The hard truth about the publishing industry is that no matter how talented you are or how good your manuscript is, you need to be ready for rejection. It’s going to happen (a lot), and you won’t always know why.
There are several reasons that queries get rejected by literary agents. Sometimes it’s as simple as an agent having a bad day and the last they she wants to do is ready another query (no matter how good it is).
The following is a list of the nine most common reasons literary agents reject queries. Some you can control, others you can’t.
1) Failure to Follow Directions
Literary agents tell you exactly what they’re looking for you. You can find their requirements at the agency website, as well as places like our collection of middle grade literary agents, Manuscript Wish List (Official), and Publishers Marketplace. If you can’t follow those simple instructions for a query submission, there’s a good chance you’ll be a difficult client.
2) Poorly Written Query Letter
You query letter is the first thing an agent will ready. If you can’t capture their attention in that first page—or worse, if you have typos or if you go longer than a page, they aren’t going to read your manuscript.
3) They Weren’t Inspired
You might be able to construct an elegant sentence, but if you don’t capture an agent’s attention right away—and if they aren’t excited to read your first five pages and ultimately the rest of your manuscript, you don’t stand a chance. You can solve this one with energy and some salesmanship.
4) Your Manuscript Was Good (but Not Good Enough)
Okay, you’re a good writer but in this particular agent’s estimation you just weren’t good enough. He likens it to the people who never end up making the cut on those singing competition shows. They weren’t good enough to get a record contract but they weren’t bad enough to be a disaster that the television audience will laugh at so they never made it on screen.
5) The Genre Isn’t a Fit
You want to write the next epic fantasy novel for kids and the agent is looking for an illustrated comedy about a superhero. It doesn’t mean what you wrote wasn’t amazing, it’s just not a fit for that agent.
Of course, you’ll know the genres each agent is looking for after you do your research so hopefully this one won’t be a problem.
6) The Target Audience Isn’t a Fit
The manuscript you’re submitting was written for the middle grade market, but this agent is only looking for YA authors. Your target audience isn’t a match. Just like the genre issue, you can solve this one with a little research.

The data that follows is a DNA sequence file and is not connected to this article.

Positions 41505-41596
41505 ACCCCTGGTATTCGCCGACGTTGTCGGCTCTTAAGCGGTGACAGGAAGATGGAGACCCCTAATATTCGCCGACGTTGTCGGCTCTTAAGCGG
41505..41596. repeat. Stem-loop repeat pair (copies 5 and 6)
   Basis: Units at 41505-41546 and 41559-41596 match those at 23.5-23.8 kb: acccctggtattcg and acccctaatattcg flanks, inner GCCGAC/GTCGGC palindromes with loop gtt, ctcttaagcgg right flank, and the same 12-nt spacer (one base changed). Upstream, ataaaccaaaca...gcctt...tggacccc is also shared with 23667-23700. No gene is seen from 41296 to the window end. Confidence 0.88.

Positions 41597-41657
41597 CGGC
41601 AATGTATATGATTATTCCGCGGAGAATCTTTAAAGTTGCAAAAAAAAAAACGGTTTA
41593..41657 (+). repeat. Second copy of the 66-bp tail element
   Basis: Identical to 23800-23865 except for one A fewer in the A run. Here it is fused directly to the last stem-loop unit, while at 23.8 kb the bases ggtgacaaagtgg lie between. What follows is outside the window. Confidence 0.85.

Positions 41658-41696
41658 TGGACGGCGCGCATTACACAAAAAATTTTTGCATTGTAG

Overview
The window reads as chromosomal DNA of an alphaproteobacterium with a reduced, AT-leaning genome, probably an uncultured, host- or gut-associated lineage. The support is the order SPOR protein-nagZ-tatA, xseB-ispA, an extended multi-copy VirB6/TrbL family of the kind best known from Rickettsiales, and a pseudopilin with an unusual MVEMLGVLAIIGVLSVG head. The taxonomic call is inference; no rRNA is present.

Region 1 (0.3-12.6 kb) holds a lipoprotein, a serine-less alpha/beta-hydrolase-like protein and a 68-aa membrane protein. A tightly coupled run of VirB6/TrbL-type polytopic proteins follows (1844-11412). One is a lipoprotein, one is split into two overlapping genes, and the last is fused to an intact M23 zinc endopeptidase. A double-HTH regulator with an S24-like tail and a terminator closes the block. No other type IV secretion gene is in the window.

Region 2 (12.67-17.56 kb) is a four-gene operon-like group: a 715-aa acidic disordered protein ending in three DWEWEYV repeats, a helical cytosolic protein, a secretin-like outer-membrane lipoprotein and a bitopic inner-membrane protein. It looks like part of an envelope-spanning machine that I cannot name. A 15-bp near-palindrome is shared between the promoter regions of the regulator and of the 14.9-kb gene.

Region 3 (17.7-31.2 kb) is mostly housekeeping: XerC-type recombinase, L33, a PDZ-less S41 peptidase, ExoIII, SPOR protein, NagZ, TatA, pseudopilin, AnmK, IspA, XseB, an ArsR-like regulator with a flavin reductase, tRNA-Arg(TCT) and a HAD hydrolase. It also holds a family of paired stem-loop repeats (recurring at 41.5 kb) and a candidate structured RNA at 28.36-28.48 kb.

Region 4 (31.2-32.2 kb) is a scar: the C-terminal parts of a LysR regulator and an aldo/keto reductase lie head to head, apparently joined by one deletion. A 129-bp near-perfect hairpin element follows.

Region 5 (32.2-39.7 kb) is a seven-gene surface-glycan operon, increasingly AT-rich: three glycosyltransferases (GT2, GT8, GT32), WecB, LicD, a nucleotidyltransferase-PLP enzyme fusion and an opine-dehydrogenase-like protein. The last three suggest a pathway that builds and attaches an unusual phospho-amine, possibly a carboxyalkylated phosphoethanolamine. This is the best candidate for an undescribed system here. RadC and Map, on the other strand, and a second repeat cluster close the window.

7) They Represent An Author Who Writes Books that Compete With Yours
I consider Brandon Mull a friend and he’s such a nice guy that if I wrote a middle grade fantasy book about a preserve where fairies live and I asked him to introduce me to his agent, he’d do it.
Now, I don’t know his agent at all, but I can tell you this right now. He’d reject the pitch right away because it’s basically Fablehaven and his agent knows that he can’t sell the same book twice.
8) They Don’t Think They Can Sell It No Matter How Good It Is
You wrote a manuscript about a mermaid pirate who solves crime in old west. It’s about as original as a pitch could be, it hilarious, has a heart wrenching love triangle, there are explosions, giant robots, and twists and turns that keep the agent on the edge of her seat.
There’s just one problem, bookstores won’t know where to shelve it, which means publishers won’t be able to sell it. In this case, quality doesn’t matter because nobody knows what to do with it.
9) They’re Overloaded
Sometimes it’s as simple as an agent has too much going on at the moment and you get rejected regardless of how much promise your query showed. If that’s the case, you don’t want an overwhelmed agent anyway—especially not at the beginning of your career when you need more personal attention.
Brace Yourself for Rejection (Even if You Did Everything Right)
A frustrating reality of the publishing industry is that it’s filled with rejection every step of the way. That means if you want to be an author, you’re going to need to develop thick skin and perseverance, even when you don’t feel like pushing forward.
The reality is that most of you won’t end up with an agent, much less a publishing deal. I know that’s hard to read but it’s the reality. Here’s the thing, though.
Many of you will—and if you quit now (or even if you wait until the rejection letter from the agents start to pile up) you’ll never get published.
You need to find a way to drown out the voice of doubt in your head—you know, the one that tells you how terrible your manuscript is, and that every literary agent whose read your query and sample pages thinks that you’re a joke.
You have to put yourself out there and know that you only need one agent and one editor at one publishing company to say, “yes!”
What Happens if Every Agent Rejects You?
To quote Little Orphan Annie, “the sun’ll come out tomorrow.” If you want to be a professional author, you can’t let rejection stop you. I mean, okay. Worst case scenario is that you query 300 agents and you get 300 rejections.
If you quit after that, then it wasn’t meant to be. But if you take what you learned, write a new manuscript, and then go back and query those agents again, you just might break through. The only people in life that truly fail are the people who quit.
What is a form rejection? A form rejection is a generic communication that literary agents use to pass on a manuscript. Most rejections are generic because due to the quantity of submissions they receive, literary agents do not have the time give individual feedback on work they reject.
How many literary agents should you query? There is no set number of literary agents that a writer should query. Some believe that you should query no more than ten at a time. Others believe you should query as many as possible. However, it is inappropriate to query more than one literary agent at any agency.